For every 10 per cent increase in the number of robots in the workplace, researchers found a 1.8 per cent increase in the conditional pay gap between male and female employees, though both men and women did see their pay increase overall as a result of automation.
The affect upon the pay gap was particularly acute in what the researchers described as ‘outsourcing destination countries’, where gender inequality was already more marked in the workplace. ‘Outsourcing origin countries’ – mostly Western European nations – did not see a marked increase in the pay gap relative to automation, however.
The findings were revealed in the paper Robots and the Gender Pay Gap in Europe, co-authored by Dr Cevat Giray Aksoy, of King’s College London and the European Bank for Reconstruction and Development, and Dr Berkay Ozcan and Julia Philipp, both from the London School of Economics.
Dr Aksoy said: “At a time when policymakers are putting increased efforts into tackling gender gaps in the labour market, our evidence is important.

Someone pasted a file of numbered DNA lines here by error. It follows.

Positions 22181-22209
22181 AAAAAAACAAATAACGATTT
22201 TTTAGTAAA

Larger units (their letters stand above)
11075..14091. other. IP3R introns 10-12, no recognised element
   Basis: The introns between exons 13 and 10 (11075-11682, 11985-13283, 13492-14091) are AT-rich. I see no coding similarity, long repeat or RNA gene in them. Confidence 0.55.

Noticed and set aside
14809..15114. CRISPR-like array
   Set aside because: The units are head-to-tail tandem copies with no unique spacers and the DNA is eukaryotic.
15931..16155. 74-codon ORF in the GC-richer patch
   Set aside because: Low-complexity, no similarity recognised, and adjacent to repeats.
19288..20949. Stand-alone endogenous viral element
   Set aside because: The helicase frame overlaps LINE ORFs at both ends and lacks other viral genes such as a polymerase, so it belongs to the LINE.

“Our results suggest that governments not only need to ensure that education and vocational training systems provide people with the right skills demanded in the future, but also need to pay attention to distributional issues. They need to increase efforts to make sure that women and men are equally equipped with the skills most relevant for future employability.”
The researchers found that men were more likely to be present in roles that were higher-skilled and higher in the occupational hierarchy which, combined with automation, exacerbated the existing pay gap.
Researchers gathered data on workplace automation between 2006-2014 from 20 European countries and 28 million observations. They examined how changes in the numbers of robots per worker affected the gender pay gap in the monthly earnings of workers in manufacturing and a few other selected sectors.
The data was drawn from the International Federation of Robotics, the EU Structure of Earnings Survey, the EU KLEMS database, and the EU Labour Force Survey, and included: Belgium, Bulgaria, the Czech Republic, Estonia, Finland, France, Germany, Greece, Hungary, Italy, Latvia, Lithuania, the Netherlands, Poland, Portugal, Romania, Slovakia, Spain, Sweden, and the UK.